When I define a new alias in .bash_aliases file or a new function in .bashrc file, is there some refresh command to be able immediately use the new aliases or functions without closing the terminal (in my case xfce4-terminal with a few tabs open, many files open and in the middle of the work)?

  • 6
    Note that there is no command that will made that new command known in all your open terminals/tabs. You'll have to do the . .bashrc or source .bashrc in every shell you have open. – Paul Tomblin Oct 19 '11 at 12:05
up vote 52 down vote accepted

Sourcing the changed file will provide access to the newly written alias or function in the current terminal, for example:

source ~/.bashrc

An alternative syntax:

. ~/.bashrc

Note that if you have many instances of bash running in your terminal (you mentionned multiple tabs), you will have to run this in every instance.

  • 3
    source is csh-derived. The bourne shell way is . .bashrc. – Paul Tomblin Oct 19 '11 at 12:04
  • That's interesting that this doesn't work when I define alias prg='prg.py' . I have to close terminal. – xralf Oct 20 '11 at 11:49
  • "you will have to run this in every instance." - Note that zsh users can set TMOUT and TRAPALRM appropriately to stat and (if necessary) re-source ~/.zshrc once per second, or at any other reasonable interval. I don't believe bash can do this, though. – Kevin Nov 11 '16 at 0:18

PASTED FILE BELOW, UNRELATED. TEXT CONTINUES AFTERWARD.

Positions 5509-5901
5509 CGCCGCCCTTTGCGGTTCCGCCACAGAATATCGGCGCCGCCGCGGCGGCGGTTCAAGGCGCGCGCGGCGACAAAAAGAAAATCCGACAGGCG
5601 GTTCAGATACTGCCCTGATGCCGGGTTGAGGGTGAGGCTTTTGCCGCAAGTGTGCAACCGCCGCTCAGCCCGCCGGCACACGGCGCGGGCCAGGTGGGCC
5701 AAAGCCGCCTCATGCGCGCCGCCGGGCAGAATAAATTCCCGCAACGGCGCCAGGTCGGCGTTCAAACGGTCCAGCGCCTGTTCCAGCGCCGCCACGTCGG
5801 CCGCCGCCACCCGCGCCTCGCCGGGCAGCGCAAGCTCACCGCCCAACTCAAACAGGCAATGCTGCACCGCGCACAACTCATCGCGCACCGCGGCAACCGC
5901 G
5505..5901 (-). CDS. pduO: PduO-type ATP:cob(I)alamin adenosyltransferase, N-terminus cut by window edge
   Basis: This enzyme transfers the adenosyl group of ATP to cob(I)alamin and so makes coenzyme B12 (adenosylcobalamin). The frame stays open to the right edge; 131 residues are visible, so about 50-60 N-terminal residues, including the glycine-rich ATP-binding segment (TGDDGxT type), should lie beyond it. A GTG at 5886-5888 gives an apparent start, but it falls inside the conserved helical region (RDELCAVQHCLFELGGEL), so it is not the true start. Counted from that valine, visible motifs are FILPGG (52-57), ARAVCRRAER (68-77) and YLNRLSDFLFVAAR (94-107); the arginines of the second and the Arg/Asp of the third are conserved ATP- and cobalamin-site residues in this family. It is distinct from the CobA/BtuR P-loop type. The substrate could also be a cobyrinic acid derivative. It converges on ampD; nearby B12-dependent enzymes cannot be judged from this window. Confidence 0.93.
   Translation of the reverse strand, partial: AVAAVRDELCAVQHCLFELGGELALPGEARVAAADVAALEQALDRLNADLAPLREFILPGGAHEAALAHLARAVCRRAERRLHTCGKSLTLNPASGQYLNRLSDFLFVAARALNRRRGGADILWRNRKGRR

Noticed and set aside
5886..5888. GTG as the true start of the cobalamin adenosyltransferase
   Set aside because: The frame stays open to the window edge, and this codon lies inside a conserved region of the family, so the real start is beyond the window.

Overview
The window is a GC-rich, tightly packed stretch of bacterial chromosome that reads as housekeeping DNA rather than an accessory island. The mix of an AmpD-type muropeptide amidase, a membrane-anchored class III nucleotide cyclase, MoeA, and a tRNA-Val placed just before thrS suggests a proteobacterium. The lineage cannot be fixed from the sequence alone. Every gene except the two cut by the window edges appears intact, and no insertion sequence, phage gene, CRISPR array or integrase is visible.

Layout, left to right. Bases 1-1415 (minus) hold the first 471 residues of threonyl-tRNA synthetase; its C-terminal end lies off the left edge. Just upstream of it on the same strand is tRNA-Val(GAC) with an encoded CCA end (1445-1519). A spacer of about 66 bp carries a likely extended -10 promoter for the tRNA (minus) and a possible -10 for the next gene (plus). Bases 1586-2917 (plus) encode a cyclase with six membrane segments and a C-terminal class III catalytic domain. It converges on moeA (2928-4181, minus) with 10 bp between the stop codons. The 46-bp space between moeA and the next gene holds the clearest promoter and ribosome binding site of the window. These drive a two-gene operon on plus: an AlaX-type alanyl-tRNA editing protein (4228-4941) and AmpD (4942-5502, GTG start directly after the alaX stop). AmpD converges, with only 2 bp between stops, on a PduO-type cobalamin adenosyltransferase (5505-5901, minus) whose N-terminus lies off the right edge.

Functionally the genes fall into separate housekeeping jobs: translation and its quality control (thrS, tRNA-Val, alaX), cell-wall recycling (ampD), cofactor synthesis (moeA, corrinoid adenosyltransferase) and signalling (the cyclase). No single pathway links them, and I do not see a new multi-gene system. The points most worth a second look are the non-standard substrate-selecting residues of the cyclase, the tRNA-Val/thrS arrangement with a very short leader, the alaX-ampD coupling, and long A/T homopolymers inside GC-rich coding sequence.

Typing . ~/.bashrc at the command line will run .bashrc and so any functions defined in that file will be created.

.bashrc itself will then also call and run .bash_aliases (if it exists) if .bashrc has this code in it:

if [ -f ~/.bash_aliases ]; then
    . ~/.bash_aliases
fi

whereas using . ~/.bash_aliases alone (at the command line for example) will just try and run .bash_aliases without involving .bashrc and will give an error if the file doesn't exist (hence the file check test when in .bashrc).

Sometimes you will want to turn an alias into a function, but when you source the bashrc file, a weird error may occur, something like this:

. ~/.bashrc
bash: /home/username/.bashrc: line 38: syntax error near unexpected token `('
bash: /home/username/.bashrc: line 38: `hello_world() {'

This happens because the alias name is clashing with the name of the newly defined function. As far as I know, to avoid this one has two options:

The first method is to use exec bash, the drawback here is that you loose your environment:

bash-4.3 $
[1]: env_var="a value"
-----------------------------------------------------------------------
bash-4.3 $
[2]: echo $env_var
a value
-----------------------------------------------------------------------
bash-4.3 $
[3]: exec bash
-----------------------------------------------------------------------
bash-4.3 $
[1]: echo $env_var

-----------------------------------------------------------------------

So this leaves us with the second method, which is to unalias everything, then source the bashrc file. This preserves our environment (with the notable exception of aliases):

bash-4.3 $
[1]: unalias -a && . $HOME/.bashrc

Normally I have this as an alias in my bashrc by the name of reload.

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